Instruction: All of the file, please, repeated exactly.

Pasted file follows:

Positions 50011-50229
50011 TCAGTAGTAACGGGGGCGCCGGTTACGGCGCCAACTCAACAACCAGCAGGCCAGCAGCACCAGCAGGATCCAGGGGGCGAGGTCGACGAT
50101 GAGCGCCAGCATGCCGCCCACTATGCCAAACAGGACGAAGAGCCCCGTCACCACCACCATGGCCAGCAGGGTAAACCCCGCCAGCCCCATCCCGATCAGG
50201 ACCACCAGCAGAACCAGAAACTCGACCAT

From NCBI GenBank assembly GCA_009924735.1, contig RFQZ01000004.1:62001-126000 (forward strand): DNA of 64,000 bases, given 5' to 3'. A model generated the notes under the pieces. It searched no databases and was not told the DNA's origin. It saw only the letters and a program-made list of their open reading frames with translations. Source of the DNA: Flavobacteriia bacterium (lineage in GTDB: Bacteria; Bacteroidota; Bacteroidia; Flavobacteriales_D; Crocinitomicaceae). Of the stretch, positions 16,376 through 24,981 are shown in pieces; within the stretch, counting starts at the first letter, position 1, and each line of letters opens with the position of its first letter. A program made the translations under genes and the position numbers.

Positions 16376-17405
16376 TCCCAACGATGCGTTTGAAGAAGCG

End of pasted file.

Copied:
Positions 50011-50229
50011 TCAGTAGTAACGGGGGCGCCGGTTACGGCGCCAACTCAACAACCAGCAGGCCAGCAGCACCAGCAGGATCCAGGGGGCGAGGTCGACGAT
50101 GAGCGCCAGCATGCCGCCCACTATGCCAAACAGGACGAAGAGCCCCGTCACCACCACCATGGCCAGCAGGGTAAACCCCGCCAGCCCCATCCCGATCAGG
50201 ACCACCAGCAGAACCAGAAACTCGACCAT

From NCBI GenBank assembly GCA_009924735.1, contig RFQZ01000004.1:62001-126000 (forward strand): DNA of 64,000 bases, given 5' to 3'. A model generated the notes under the pieces. It searched no databases and was not told the DNA's origin. It saw only the letters and a program-made list of their open reading frames with translations. Source of the DNA: Flavobacteriia bacterium (lineage in GTDB: Bacteria; Bacteroidota; Bacteroidia; Flavobacteriales_D; Crocinitomicaceae). Of the stretch, positions 16,376 through 24,981 are shown in pieces; within the stretch, counting starts at the first letter, position 1, and each line of letters opens with the position of its first letter. A program made the translations under genes and the position numbers.

Positions 16376-17405
16376 TCCCAACGATGCGTTTGAAGAAGCG